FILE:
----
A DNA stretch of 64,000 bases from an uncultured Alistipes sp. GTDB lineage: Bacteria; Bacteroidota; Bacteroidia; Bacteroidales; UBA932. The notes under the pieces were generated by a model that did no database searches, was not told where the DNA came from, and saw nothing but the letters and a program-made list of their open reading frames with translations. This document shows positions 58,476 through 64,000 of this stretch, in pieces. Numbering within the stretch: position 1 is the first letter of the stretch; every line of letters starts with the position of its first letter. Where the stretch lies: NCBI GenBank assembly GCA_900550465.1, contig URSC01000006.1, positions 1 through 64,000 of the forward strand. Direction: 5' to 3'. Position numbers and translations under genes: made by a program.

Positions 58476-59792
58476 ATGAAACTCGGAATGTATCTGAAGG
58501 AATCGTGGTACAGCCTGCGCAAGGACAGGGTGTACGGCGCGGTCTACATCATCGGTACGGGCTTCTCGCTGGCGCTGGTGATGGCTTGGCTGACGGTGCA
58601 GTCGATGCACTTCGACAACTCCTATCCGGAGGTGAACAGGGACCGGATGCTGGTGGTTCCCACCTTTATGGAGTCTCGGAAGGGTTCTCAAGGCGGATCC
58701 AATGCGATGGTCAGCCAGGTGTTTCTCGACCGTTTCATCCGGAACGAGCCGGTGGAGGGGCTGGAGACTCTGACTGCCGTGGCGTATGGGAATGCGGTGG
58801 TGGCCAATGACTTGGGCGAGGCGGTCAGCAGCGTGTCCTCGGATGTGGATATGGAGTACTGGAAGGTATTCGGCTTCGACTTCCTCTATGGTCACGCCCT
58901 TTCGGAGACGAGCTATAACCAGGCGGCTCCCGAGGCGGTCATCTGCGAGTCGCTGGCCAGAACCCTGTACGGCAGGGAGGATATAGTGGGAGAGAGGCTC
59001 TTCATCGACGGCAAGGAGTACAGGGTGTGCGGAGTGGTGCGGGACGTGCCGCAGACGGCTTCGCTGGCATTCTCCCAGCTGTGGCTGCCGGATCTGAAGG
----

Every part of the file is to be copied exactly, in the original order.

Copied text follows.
A DNA stretch of 64,000 bases from an uncultured Alistipes sp. GTDB lineage: Bacteria; Bacteroidota; Bacteroidia; Bacteroidales; UBA932. The notes under the pieces were generated by a model that did no database searches, was not told where the DNA came from, and saw nothing but the letters and a program-made list of their open reading frames with translations. This document shows positions 58,476 through 64,000 of this stretch, in pieces. Numbering within the stretch: position 1 is the first letter of the stretch; every line of letters starts with the position of its first letter. Where the stretch lies: NCBI GenBank assembly GCA_900550465.1, contig URSC01000006.1, positions 1 through 64,000 of the forward strand. Direction: 5' to 3'. Position numbers and translations under genes: made by a program.

Positions 58476-59792
58476 ATGAAACTCGGAATGTATCTGAAGG
58501 AATCGTGGTACAGCCTGCGCAAGGACAGGGTGTACGGCGCGGTCTACATCATCGGTACGGGCTTCTCGCTGGCGCTGGTGATGGCTTGGCTGACGGTGCA
58601 GTCGATGCACTTCGACAACTCCTATCCGGAGGTGAACAGGGACCGGATGCTGGTGGTTCCCACCTTTATGGAGTCTCGGAAGGGTTCTCAAGGCGGATCC
58701 AATGCGATGGTCAGCCAGGTGTTTCTCGACCGTTTCATCCGGAACGAGCCGGTGGAGGGGCTGGAGACTCTGACTGCCGTGGCGTATGGGAATGCGGTGG
58801 TGGCCAATGACTTGGGCGAGGCGGTCAGCAGCGTGTCCTCGGATGTGGATATGGAGTACTGGAAGGTATTCGGCTTCGACTTCCTCTATGGTCACGCCCT
58901 TTCGGAGACGAGCTATAACCAGGCGGCTCCCGAGGCGGTCATCTGCGAGTCGCTGGCCAGAACCCTGTACGGCAGGGAGGATATAGTGGGAGAGAGGCTC
59001 TTCATCGACGGCAAGGAGTACAGGGTGTGCGGAGTGGTGCGGGACGTGCCGCAGACGGCTTCGCTGGCATTCTCCCAGCTGTGGCTGCCGGATCTGAAGG